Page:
Extraintestinal pathogenic Escherichia coli (ExPEC) are known to cause important diseases of humans and animals, and they have been shown to carry a variety of plasmids associated with increased virulence and decreased antimicrobial susceptibility. Here, the completed DNA sequence of a human uropathogenic E. coli (UPEC; O6:H31 isolate) plasmid, pEC14_114, was determined. The plasmid was 114,222 bp in length and was highly similar to plasmid sequences or draft contiguous sequences from three other human cystitis-associated UPEC isolates. pEC14_114 contained 141 coding regions, including a number of genes associated with mobile genetic elements, F-type transfer, plasmid maintenance and stability, colicin immunity, and plasmid replication. This plasmid also possessed a "genetic load" region containing genes with predicted similarity to iron acquisition systems and virulence factors. The prevalence of pEC14-associated genes was determined for a collection of 1456 E. coli isolates, including those from food products, humans, dogs, cats, pigs, chickens, and turkeys. pEC14_114-associated genes were found significantly more often (16-35%) among human UPEC and neonatal meningitis-associated isolates than among food- and animal-source isolates (0-8%). Overall, this plasmid represents a novel IncFIB/FIIA plasmid type associated with human ExPEC belonging to the B2 phylogenetic group. The overall role of this plasmid, if any, in human ExPEC infections remains to be determined.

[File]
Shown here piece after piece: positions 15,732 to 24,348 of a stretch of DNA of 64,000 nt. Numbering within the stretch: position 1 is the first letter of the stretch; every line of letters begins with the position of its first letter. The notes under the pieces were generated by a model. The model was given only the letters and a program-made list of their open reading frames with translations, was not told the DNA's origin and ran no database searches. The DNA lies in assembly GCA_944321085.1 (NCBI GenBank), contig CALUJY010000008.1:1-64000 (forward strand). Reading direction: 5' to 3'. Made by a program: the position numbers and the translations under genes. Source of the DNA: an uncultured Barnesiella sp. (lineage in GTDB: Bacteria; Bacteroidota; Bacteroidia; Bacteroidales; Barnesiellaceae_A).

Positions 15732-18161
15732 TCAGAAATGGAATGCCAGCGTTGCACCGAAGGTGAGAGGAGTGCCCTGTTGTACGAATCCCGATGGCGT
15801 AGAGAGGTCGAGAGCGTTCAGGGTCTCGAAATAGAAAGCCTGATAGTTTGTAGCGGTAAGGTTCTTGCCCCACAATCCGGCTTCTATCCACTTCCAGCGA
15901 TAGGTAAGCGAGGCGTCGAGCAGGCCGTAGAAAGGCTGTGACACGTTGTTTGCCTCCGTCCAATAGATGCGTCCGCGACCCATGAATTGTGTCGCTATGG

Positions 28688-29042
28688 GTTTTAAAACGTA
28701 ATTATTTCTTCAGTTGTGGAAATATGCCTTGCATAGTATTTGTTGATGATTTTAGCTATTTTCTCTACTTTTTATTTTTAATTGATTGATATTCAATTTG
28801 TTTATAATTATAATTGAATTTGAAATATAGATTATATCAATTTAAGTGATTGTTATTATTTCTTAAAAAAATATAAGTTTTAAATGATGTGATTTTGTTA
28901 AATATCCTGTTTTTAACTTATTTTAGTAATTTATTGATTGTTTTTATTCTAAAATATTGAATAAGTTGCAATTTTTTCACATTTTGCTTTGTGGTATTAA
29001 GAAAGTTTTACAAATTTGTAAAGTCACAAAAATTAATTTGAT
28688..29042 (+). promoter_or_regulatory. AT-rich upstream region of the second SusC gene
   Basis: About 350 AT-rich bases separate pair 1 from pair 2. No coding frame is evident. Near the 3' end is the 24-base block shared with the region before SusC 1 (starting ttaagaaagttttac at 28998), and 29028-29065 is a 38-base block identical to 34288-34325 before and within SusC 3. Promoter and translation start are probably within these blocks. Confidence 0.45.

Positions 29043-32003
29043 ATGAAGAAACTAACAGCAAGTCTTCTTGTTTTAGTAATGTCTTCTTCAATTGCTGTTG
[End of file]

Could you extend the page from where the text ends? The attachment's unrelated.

- Escherichia coli
- Urinary tract infection